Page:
ENERGY CHANGES CLIMATE
MEOG - The energy industry is undergoing many shifts, and has always been subject to disruption and volatility. For leaders in the energy industry, learning to deal with and capitalise upon these disruptions could boost their success in the 2020s. "We have seen data that this volatility has intensified over the last 10 years, and there are three main levers which will make or break energy companies in terms of their competitive advantage," says Björn Ewers, managing director & partner at Boston Consulting Group (BCG).
These three levers, each with their own potential to disrupt the market and offer new growth opportunities to the companies that leverage them, are often discussed in the energy industry: Digital technology, climate change, and dealing with risk. "With all these changes and shifts, how do we deal with risk in general as a corporation or institution in the energy sector?" Ewers asks the gathered audience of oil and gas producers, utilities heads, and technology providers, among other industry leaders.
Digitalisation with purpose
Companies are trying to digitalise their operations, with an eye on maximising efficiency, growing operations, and keeping costs low. "Digital is a game changer for the industry," says Michael Buffet, managing director and partner at BCG. "It is a critical lever for oil and gas operators, and for power and utilities to ensure sustainability of their core business, manage their energy transition, and to develop new technologies and capabilities."
Because the energy sector is reliant upon engineering, digital could reduce man hours. Buffet says it could bring significant operational improvements and a boost to production. Yet, companies face challenges in realising that transition and capturing value from digital. BCG says that those challenges fit within a 70/20/10 percent rule—around 70% of issues are surrounding business transformation, 20% are IT and data challenges, and a mere 10% involve difficulties with algorithms and other technical hurdles.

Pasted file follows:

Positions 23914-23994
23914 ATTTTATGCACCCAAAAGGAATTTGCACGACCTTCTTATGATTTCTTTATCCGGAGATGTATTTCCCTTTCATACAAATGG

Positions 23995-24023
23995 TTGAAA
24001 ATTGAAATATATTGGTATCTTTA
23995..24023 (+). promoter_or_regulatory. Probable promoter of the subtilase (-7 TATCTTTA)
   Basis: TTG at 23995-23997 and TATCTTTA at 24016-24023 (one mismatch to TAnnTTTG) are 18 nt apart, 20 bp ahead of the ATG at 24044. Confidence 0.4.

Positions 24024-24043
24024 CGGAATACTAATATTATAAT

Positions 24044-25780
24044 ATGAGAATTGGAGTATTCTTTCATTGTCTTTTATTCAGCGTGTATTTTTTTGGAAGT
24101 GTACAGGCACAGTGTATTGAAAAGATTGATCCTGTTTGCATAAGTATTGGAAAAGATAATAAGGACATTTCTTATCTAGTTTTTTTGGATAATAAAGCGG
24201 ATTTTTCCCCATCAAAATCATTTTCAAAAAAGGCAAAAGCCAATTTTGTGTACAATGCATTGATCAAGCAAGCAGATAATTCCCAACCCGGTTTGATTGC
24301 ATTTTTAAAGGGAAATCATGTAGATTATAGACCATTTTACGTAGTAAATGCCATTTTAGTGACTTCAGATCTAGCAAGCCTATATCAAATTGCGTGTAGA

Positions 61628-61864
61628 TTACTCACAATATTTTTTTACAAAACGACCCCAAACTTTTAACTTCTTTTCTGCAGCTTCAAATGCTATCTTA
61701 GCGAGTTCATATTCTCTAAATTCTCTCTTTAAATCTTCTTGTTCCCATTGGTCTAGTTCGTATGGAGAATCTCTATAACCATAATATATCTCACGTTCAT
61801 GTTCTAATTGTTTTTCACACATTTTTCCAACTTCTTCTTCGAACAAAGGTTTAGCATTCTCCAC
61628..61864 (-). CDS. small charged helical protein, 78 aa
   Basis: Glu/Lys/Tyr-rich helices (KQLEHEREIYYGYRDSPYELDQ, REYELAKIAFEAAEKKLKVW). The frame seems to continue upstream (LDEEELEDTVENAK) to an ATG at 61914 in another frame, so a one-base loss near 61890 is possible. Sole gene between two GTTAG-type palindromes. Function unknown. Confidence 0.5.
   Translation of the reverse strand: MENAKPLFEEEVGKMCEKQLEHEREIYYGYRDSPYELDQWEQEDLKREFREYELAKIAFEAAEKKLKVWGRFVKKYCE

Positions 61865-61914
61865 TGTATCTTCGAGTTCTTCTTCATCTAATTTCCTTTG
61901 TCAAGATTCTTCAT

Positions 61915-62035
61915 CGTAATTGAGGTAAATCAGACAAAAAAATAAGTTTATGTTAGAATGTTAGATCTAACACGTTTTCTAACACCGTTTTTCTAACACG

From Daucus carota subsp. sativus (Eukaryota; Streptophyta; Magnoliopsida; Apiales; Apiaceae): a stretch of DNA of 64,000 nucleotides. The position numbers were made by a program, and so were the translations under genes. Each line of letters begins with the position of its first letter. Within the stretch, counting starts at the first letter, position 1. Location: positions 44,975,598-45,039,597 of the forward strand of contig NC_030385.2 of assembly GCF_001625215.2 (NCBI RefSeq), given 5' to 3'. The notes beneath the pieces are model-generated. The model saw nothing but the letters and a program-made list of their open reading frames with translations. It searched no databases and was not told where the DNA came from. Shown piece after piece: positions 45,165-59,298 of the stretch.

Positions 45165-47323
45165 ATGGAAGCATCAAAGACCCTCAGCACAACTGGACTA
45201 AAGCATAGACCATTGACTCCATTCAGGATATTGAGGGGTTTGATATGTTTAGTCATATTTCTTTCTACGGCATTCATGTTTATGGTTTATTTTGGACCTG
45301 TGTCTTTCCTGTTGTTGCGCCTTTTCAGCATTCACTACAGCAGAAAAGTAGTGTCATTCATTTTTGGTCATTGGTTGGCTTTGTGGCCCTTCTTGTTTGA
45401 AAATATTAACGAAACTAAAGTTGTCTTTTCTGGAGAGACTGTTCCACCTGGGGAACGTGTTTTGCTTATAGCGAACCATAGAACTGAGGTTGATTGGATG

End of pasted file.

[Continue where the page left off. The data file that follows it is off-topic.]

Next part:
"Digital technology challenges typical ways of working and work processes, across all layers of the business," Buffet says. "It also challenges traditional, established governance." As such, energy companies need a strong business case for applying a particular digital technology—one of the classic errors made by firms in this sector is diving into digital without a clearly quantified ambition. "Often, it is not grounded on fact, and the value, if at all estimated, is a bit vague," he says. To build a more effective digital strategy, Buffet says that companies need to do less. "Start with very little, focusing on use cases that create value," he says.
Another issue arises when digitalisation is driven by technical functions, rather than business. "There is a weak overlap between what technical functions are putting into their digital strategies, and what businesses actually struggle with now, and what they expect to struggle with in the future," Buffet says, adding that use cases should drive IT/technology choices, not the reverse. "It is important to look at the core processes of the company, and not think about digital in isolation," he adds. "In isolation, many use cases have potential, but they need to address fundamental core processes to capture the full potential of digital."